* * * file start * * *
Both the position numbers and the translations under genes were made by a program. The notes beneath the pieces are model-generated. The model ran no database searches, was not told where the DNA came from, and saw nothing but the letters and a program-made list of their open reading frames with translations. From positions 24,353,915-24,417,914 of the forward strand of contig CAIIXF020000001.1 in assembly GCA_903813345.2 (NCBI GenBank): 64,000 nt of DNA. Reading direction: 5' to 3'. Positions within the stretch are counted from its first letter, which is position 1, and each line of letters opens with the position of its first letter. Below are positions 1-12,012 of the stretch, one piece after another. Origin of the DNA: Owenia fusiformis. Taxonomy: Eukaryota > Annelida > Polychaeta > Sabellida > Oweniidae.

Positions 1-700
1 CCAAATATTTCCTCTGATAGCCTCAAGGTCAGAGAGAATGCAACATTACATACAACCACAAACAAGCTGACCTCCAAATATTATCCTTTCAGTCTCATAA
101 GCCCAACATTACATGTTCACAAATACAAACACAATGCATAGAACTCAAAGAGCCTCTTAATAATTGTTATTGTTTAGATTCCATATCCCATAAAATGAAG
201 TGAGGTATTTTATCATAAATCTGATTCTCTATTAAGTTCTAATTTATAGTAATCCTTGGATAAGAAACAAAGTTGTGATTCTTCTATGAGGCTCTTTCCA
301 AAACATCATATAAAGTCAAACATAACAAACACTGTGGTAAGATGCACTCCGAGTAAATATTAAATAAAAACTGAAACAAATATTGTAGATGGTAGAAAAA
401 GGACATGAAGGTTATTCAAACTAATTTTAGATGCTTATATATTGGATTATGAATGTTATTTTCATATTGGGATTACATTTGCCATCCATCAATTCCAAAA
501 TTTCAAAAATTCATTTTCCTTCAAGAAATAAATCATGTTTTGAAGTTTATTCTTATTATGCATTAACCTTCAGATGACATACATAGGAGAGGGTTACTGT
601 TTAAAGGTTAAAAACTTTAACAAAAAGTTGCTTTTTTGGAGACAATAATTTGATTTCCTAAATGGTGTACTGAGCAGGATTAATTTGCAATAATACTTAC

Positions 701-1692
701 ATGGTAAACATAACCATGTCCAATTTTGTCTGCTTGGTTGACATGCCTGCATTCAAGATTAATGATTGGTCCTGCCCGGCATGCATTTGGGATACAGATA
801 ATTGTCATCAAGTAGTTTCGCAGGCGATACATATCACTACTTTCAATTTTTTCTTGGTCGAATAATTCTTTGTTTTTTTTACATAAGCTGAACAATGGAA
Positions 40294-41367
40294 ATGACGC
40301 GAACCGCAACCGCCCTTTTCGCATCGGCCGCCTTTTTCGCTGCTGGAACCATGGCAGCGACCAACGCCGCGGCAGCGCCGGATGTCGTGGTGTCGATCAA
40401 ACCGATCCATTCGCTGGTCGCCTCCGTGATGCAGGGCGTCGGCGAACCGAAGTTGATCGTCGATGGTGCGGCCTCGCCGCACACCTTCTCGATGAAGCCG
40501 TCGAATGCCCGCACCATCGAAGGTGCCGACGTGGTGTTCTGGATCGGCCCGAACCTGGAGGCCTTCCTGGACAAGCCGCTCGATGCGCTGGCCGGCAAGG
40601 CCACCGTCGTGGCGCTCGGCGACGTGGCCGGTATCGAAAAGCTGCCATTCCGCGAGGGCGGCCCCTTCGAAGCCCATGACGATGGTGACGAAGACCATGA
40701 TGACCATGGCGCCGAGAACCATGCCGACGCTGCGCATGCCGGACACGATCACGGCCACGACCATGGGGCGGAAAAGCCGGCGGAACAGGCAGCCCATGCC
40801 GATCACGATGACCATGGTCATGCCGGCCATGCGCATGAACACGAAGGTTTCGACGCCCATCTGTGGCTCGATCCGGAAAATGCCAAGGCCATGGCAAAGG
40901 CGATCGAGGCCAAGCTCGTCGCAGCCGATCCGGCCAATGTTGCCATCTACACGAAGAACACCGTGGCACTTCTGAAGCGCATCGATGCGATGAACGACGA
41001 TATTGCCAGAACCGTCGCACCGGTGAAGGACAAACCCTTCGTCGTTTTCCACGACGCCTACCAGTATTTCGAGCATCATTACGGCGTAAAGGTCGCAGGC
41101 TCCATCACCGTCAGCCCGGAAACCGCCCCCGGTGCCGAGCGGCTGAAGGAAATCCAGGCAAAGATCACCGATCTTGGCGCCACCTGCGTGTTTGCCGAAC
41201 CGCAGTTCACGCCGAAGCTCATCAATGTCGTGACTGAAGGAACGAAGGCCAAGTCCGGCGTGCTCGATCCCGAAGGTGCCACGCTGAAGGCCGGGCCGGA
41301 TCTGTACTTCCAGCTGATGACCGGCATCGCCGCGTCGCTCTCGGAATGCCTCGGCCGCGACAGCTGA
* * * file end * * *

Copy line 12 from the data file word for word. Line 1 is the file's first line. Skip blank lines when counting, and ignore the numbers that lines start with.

801 ATTGTCATCAAGTAGTTTCGCAGGCGATACATATCACTACTTTCAATTTTTTCTTGGTCGAATAATTCTTTGTTTTTTTTACATAAGCTGAACAATGGAA